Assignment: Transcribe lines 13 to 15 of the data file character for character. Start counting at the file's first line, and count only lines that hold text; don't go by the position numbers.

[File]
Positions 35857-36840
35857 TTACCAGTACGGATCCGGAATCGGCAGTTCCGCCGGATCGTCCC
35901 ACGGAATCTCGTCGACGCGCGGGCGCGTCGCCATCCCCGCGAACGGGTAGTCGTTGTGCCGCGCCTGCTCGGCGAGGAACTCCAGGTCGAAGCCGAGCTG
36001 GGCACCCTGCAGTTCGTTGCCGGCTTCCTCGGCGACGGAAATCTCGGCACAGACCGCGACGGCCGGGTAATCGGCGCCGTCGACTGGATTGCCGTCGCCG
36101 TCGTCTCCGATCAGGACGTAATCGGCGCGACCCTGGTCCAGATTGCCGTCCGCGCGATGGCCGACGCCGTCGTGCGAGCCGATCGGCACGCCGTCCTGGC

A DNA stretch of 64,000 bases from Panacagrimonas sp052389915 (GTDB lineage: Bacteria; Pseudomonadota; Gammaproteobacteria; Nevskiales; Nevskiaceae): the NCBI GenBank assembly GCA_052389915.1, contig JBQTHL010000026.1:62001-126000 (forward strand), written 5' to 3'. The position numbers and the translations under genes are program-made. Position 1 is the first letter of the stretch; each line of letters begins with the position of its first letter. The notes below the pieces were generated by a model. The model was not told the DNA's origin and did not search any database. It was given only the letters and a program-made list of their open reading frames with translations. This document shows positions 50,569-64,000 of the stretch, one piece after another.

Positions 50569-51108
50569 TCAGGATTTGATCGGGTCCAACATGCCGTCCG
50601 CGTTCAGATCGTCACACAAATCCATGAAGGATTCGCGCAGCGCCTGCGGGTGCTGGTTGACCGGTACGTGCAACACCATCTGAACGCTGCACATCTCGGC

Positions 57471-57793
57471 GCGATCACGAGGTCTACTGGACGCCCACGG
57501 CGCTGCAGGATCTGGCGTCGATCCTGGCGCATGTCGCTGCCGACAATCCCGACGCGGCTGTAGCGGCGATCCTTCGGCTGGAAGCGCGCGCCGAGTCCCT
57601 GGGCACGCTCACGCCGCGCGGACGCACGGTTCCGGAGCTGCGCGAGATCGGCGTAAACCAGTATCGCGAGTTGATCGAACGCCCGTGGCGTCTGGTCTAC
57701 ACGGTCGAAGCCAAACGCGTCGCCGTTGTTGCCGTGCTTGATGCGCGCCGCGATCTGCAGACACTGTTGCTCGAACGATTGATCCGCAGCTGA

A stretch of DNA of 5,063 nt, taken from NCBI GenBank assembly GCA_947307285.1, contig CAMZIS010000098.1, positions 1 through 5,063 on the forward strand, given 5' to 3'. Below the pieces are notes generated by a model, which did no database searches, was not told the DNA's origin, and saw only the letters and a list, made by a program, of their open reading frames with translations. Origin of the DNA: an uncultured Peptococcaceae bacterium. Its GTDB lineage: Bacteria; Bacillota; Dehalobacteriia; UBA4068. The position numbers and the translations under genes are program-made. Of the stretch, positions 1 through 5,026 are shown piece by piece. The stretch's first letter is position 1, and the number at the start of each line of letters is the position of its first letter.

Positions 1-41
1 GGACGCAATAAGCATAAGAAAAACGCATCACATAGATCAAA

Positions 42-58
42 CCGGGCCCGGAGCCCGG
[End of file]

57601 GGGCACGCTCACGCCGCGCGGACGCACGGTTCCGGAGCTGCGCGAGATCGGCGTAAACCAGTATCGCGAGTTGATCGAACGCCCGTGGCGTCTGGTCTAC
57701 ACGGTCGAAGCCAAACGCGTCGCCGTTGTTGCCGTGCTTGATGCGCGCCGCGATCTGCAGACACTGTTGCTCGAACGATTGATCCGCAGCTGA

A stretch of DNA of 5,063 nt, taken from NCBI GenBank assembly GCA_947307285.1, contig CAMZIS010000098.1, positions 1 through 5,063 on the forward strand, given 5' to 3'. Below the pieces are notes generated by a model, which did no database searches, was not told the DNA's origin, and saw only the letters and a list, made by a program, of their open reading frames with translations. Origin of the DNA: an uncultured Peptococcaceae bacterium. Its GTDB lineage: Bacteria; Bacillota; Dehalobacteriia; UBA4068. The position numbers and the translations under genes are program-made. Of the stretch, positions 1 through 5,026 are shown piece by piece. The stretch's first letter is position 1, and the number at the start of each line of letters is the position of its first letter.